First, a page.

11.2.11

Polish economy in Jan 2011 among the slowest growing in C. Europe


Central Europe countries may be in trouble again if high inflation will cause an increase of interest rates - says European Bank for Reconstruction and Development in the recently published the report:Regional Economic Prospects in EBRD Countries of Operations: January 2011 (Polish Council for the Monetary Policy has already increased interest rates in January 2011).

In January 2011 Polish GDP (like Slovak and Hungarian economies) increased 0.3 percent as in the same month of previous year. Among faster growing economies in the region were also Albanian, Estonian, Georgian, Macedonian and Moldovian.

Russian economy in Jan 2011 stopped. (zero GDP).



From some reasons the EBRD report seems to be very optimistic although economic realities on the ground are much worse. EBRD analysts are convinced that the US stimuli will be especially an impulse for growth of Central European economies.

Stronger-than-anticipated growth in the core Eurozone and fiscal and monetary stimuli in the US are likely to especially boost external demand for Central and south-eastern Europe and the Baltics.

And, according to the EBRD analysts, further strength also the Polish economy:

Given the perceived fragility of the recovery in the US and the persistent difficulties in Eurozone financial markets, global liquidity is expected to remain abundant, with loose monetary policy in advanced countries. This may result in stronger net capital inflows into the region which may strain monetary policy frameworks of the larger and more liquid financial markets in the region (Poland, Turkey and Russia).

In the meantime The Wall Street Journal describes Polish government debt situation (which according the other local economists maybe even very optimistic):

Poland’s public debt measured according to European Union rules was 57% of gross domestic product at the end of 2010, Mr. Kazmierczak says. That’s a more pessimistic view than that of the government which said public debt, in a domestic measure that excludes certain categories, was about 53% of GDP.

Every 5th Pole is bankrupted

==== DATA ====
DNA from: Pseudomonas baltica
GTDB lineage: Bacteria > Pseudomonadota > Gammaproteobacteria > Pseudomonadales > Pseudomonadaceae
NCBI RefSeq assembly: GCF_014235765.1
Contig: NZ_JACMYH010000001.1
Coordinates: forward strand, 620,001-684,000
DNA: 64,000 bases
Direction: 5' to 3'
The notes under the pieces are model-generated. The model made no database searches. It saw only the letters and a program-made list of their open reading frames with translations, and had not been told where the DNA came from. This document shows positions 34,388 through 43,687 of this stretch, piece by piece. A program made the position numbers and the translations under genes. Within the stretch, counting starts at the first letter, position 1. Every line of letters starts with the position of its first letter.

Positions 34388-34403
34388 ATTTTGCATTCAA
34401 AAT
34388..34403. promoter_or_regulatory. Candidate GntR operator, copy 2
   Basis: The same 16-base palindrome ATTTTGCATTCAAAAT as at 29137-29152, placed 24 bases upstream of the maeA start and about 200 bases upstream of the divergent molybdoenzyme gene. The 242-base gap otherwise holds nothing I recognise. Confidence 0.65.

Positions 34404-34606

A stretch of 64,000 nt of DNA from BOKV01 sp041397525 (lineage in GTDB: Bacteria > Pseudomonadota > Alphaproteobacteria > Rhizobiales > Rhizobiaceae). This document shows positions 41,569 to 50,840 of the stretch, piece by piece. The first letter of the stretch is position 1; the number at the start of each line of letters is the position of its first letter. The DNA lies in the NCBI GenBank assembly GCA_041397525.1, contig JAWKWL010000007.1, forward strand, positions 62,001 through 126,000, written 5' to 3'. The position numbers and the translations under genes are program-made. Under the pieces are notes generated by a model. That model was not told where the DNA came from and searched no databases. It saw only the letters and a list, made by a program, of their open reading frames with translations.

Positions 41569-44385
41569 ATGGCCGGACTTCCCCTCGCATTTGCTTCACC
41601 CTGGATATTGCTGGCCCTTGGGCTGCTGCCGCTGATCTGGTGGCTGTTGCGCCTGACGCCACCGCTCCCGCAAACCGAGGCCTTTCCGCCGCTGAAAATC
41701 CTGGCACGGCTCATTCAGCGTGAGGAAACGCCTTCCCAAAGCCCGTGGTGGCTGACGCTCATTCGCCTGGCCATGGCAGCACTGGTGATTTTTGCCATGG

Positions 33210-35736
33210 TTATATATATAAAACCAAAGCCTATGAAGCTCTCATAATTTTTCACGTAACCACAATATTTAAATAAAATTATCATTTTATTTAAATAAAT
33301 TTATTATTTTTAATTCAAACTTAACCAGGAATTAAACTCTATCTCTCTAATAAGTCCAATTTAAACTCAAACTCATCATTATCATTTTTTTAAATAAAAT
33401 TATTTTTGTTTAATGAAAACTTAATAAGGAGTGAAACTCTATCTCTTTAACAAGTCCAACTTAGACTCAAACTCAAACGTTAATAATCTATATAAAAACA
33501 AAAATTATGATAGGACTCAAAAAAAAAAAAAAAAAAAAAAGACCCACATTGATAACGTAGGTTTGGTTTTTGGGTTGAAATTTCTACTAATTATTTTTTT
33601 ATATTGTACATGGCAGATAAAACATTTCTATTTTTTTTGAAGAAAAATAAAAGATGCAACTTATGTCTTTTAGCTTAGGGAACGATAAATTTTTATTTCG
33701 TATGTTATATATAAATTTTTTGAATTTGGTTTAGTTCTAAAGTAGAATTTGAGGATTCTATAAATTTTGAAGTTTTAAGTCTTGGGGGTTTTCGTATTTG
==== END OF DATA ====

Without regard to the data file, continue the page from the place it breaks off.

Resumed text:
According to the TNS-OBOP survey, 55 percent of Poles remains in debt. Almost 36 percent took money from bank to be able to pay bills and food. More and more families have difficulty with paying for gas, electricity, rent and food. And 17 percent of families spend more than half of their income for that.

By the end of December almost 2 mln were registered as bankrupted in the Homeland Registry of Debtors. Between Jan 1st, 2010 and Dec 31st, 2010 that number increased about 970 000.

10.2.11

Polish government lowers public debt... on paper.

Polish Ministry of Finance spent Euro 4 bln of reserves to decrease the debt for EU Commission approval. Thanks to this intervention the level of the debt looked better on the paper than in reality.

Few days before New Year the debt was 53 percent of GDP. Although earlier, there were speculations whether the debt will not grow more than 55 percent of GDP (the second threshold for public debt, according to the EU regulations). Before that unexpected news was announced, Polish foreign currency reserves decreased from Euro 5.6 to 1.6 bln. According to the report, the Ministry used swaps to decrease the debt.

However true level of Polish government debt will be known only in 3Q of 2011.

In April 2009 Poland received access to the Flexible Credit Line: Poland can get 20.5 bln dol. loan in 12 months from International Monetary Fund. In December 2010 Warsaw received informal approval for an extension and increase to its running FCL, which bears now 29 bln.

It is worthy to remind, that former National Bank of Poland president Slawomir Skrzypek, who died in a tragic government plane crash in April 2010, believed FCL is not needed for Polish economy.

9.2.11

Jobs lost in Poland

Unemployment rate increased to 13.1 percent according to the Ministry of Labor. It was 0.8 percent growth from December 2010. There were 2 111 600 unemployed by the end of January 2010. Unemployment increased in all of regions in Poland. In December 2010 umployment increased about 0.6 percent from the previous month.








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